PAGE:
I read this article in the Wall Street Journal titled “Who’s the Boss? There Isn’t One.” It talks about having a boss-less office.
On one hand, I get it. Reducing corporate hierarchy and bureaucracy can be a great thing for companies. Putting decision making in the hands of employees who directly deal with customers can be effective and efficient.
But going manager-less does have a few drawbacks. Many years ago, I was involved in a project to implement self-directed work teams. A group of us sat in a room for literally months talking about how to implement a manager-less environment where employees worked together on all aspects of the operation. After implementing the teams, we discovered two things:
- Someone ends up being the de facto boss. While a company might say, “We have no managers.”, the reality is someone ends up doing the job. They just aren’t being recognized for it. And eventually, they become resentful for taking on the job and not getting acknowledgement for it.
- Employees must be trained on how to manage themselves. Simply making the announcement, “There are no more managers. Make it work.”, is not sufficient. People need some tools – problem solving, conflict management, and change management to work effectively on their own.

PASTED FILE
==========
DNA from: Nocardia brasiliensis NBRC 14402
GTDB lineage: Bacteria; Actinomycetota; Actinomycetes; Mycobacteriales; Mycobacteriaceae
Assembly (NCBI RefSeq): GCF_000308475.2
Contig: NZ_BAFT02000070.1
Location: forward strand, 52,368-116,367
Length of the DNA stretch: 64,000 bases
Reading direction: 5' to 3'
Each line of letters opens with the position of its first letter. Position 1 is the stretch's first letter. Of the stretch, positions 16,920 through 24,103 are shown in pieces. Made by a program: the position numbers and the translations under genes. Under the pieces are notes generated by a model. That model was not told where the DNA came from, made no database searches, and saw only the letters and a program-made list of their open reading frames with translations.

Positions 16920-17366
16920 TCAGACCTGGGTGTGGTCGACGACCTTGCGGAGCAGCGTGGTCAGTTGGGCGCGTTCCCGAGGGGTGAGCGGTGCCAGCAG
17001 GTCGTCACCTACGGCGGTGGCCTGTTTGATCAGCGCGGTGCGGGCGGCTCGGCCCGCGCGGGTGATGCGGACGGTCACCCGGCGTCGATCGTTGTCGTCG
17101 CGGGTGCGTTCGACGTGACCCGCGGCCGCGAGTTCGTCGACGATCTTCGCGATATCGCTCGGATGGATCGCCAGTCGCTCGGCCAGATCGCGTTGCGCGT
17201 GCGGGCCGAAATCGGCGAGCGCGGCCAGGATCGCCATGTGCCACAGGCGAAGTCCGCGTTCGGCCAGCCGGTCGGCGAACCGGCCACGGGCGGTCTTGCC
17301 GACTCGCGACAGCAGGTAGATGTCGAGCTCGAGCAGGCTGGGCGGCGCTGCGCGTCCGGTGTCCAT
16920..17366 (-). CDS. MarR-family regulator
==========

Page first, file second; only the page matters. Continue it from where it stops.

There’s a fine line between removing managerial roadblocks and creating organizational anarchy.
Managers are being asked to assume different roles in today’s workplace. That doesn’t mean they aren’t necessary. While I can see managers spending less time solving problems for employees or directing an employee’s career path, I do see managers taking on the new role of being a facilitator of information.
Managers who are doing their job properly bring value to the organization. In fact, any employee who is doing their job properly should be adding value. If that’s not the case within your company, the answer isn’t to eliminate managers. It’s to hold them accountable for your expected results.
Image courtesy of Zen is Stupid